Modern technology-driven approaches to patient care, staff management, and resource utilization require powerful networks to transmit accurate, secure data and timely notifications. With 5G’s increased bandwidth and greater capacity, healthcare organizations can realize efficiency and efficacy through the care delivery lifecycle.

4. Streamlined care with autonomous machines.

5G applications in healthcare extend beyond simplifying paperwork. For example, amid COVID-19, healthcare IT company Unmanned Life developed autonomous drones equipped with 5G to disinfect public spaces and used robots to deliver supplies to pharmacies and patient homes.9 From deliveries to on-demand resource creation, robots are gaining traction across healthcare settings to streamline tasks, reduce human error, and allow clinicians and staff to focus on what matters most.

Building on today’s communication capabilities, advanced automation will further streamline care. We’ll see sophisticated hospital-at-home programs, outfitted with automated care systems and devices. With the potential for peak data speeds over 2Gbps and future ability to support 8K quality ultra-high-definition video, clinicians will depend on devices and systems working quickly to address patient needs and comfort—virtually anywhere they’re located.10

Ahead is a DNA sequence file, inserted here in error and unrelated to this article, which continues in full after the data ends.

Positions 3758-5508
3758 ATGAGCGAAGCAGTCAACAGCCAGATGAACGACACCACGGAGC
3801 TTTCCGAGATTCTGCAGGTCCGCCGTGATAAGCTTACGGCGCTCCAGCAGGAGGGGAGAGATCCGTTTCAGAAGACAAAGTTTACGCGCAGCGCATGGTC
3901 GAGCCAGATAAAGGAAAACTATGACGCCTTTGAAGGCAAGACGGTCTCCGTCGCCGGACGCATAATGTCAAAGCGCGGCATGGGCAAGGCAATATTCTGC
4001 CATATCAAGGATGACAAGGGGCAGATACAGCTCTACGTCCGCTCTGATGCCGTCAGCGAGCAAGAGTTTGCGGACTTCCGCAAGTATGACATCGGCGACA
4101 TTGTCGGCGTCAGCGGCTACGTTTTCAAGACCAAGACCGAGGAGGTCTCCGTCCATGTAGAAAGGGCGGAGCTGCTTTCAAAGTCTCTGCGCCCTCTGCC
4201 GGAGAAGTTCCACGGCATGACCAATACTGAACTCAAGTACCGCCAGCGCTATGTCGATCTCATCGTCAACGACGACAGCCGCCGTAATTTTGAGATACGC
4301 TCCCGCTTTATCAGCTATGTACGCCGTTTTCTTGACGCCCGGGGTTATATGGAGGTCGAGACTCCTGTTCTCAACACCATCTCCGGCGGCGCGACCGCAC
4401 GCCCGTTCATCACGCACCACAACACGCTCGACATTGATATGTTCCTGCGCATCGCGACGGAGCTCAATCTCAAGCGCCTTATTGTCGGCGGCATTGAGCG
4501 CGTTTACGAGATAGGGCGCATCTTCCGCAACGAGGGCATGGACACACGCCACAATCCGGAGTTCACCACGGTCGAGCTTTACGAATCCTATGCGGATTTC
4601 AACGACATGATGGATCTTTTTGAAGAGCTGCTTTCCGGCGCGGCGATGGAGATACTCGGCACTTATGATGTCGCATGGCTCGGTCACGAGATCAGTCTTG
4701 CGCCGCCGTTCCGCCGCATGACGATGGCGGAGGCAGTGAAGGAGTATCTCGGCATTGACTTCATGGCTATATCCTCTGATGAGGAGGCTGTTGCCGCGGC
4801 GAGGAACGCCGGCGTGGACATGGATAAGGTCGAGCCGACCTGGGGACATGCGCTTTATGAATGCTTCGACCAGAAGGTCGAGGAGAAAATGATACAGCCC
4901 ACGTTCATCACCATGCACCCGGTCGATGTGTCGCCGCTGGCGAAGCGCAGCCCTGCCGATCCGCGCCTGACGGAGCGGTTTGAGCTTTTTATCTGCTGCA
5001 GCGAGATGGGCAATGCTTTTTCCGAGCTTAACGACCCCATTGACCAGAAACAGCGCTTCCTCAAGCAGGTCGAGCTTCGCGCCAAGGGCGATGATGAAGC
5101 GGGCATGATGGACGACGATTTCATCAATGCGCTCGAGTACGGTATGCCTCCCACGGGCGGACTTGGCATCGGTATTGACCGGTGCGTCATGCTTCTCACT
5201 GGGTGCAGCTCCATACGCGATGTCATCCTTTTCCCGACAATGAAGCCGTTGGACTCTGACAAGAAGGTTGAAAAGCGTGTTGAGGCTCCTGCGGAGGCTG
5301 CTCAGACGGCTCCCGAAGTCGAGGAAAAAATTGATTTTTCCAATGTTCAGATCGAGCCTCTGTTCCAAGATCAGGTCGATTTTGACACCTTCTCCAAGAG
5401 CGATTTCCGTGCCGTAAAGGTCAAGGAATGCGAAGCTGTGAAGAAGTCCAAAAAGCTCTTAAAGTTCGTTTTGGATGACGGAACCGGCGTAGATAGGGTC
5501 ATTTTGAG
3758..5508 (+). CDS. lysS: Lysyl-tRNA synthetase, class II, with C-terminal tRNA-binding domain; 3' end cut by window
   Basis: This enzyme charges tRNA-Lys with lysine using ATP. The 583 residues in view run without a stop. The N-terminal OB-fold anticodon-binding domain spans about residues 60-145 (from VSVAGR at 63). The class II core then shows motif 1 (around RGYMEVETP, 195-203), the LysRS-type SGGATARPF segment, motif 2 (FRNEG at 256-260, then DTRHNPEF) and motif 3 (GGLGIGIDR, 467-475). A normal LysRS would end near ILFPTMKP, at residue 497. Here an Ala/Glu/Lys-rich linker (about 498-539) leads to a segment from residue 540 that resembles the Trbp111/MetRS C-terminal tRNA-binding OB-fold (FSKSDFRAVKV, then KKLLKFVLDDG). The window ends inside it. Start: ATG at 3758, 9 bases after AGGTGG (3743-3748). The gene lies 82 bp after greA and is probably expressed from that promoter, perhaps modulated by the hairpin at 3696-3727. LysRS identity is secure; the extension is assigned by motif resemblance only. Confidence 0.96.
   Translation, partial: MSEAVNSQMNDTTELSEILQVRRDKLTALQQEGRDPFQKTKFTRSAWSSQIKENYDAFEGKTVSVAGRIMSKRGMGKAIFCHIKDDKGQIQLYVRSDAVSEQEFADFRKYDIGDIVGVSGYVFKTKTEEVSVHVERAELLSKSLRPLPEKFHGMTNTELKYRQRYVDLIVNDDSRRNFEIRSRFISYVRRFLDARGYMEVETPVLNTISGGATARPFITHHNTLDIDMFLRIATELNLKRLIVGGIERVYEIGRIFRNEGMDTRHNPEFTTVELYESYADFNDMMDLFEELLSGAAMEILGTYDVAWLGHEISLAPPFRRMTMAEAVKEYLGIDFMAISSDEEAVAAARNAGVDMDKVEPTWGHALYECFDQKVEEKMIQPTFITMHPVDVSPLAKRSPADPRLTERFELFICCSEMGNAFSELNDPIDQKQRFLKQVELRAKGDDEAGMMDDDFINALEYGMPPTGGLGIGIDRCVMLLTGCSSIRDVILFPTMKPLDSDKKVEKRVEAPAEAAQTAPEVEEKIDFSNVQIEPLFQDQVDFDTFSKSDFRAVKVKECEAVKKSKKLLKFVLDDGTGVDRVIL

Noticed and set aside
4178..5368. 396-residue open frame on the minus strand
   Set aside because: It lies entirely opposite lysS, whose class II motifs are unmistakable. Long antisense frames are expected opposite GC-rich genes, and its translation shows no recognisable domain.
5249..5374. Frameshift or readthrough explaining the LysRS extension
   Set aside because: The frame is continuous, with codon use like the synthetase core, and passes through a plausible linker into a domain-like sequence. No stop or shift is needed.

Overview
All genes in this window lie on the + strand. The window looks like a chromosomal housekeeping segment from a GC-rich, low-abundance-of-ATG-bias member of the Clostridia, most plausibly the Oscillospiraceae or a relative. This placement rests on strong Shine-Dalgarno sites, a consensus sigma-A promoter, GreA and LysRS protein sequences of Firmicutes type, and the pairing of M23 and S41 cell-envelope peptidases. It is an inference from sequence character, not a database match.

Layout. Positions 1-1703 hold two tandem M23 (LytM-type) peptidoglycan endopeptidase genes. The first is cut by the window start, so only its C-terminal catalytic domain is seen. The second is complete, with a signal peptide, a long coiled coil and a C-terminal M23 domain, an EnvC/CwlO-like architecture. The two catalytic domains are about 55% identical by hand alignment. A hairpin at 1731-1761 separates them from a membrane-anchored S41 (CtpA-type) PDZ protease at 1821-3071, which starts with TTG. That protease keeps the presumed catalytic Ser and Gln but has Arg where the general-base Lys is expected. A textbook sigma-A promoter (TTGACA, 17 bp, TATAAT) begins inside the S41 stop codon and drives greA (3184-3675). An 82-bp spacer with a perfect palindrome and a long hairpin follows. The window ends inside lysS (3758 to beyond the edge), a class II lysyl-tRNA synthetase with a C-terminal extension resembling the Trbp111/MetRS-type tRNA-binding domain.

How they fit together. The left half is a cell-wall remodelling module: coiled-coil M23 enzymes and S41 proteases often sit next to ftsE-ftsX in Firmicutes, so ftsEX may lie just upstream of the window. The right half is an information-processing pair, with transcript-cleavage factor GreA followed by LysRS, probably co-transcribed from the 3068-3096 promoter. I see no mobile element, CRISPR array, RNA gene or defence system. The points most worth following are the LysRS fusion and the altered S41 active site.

5. Accessible telehealth and patient portals.

Predicting and preventing medical emergencies starts with empowering patients. Today, around 27.2% of U.S. adults—89.5 million people—have multiple chronic conditions.11 One of the solutions? More access points across the patient journey, resulting in improved population outcomes and stabilized costs for providers.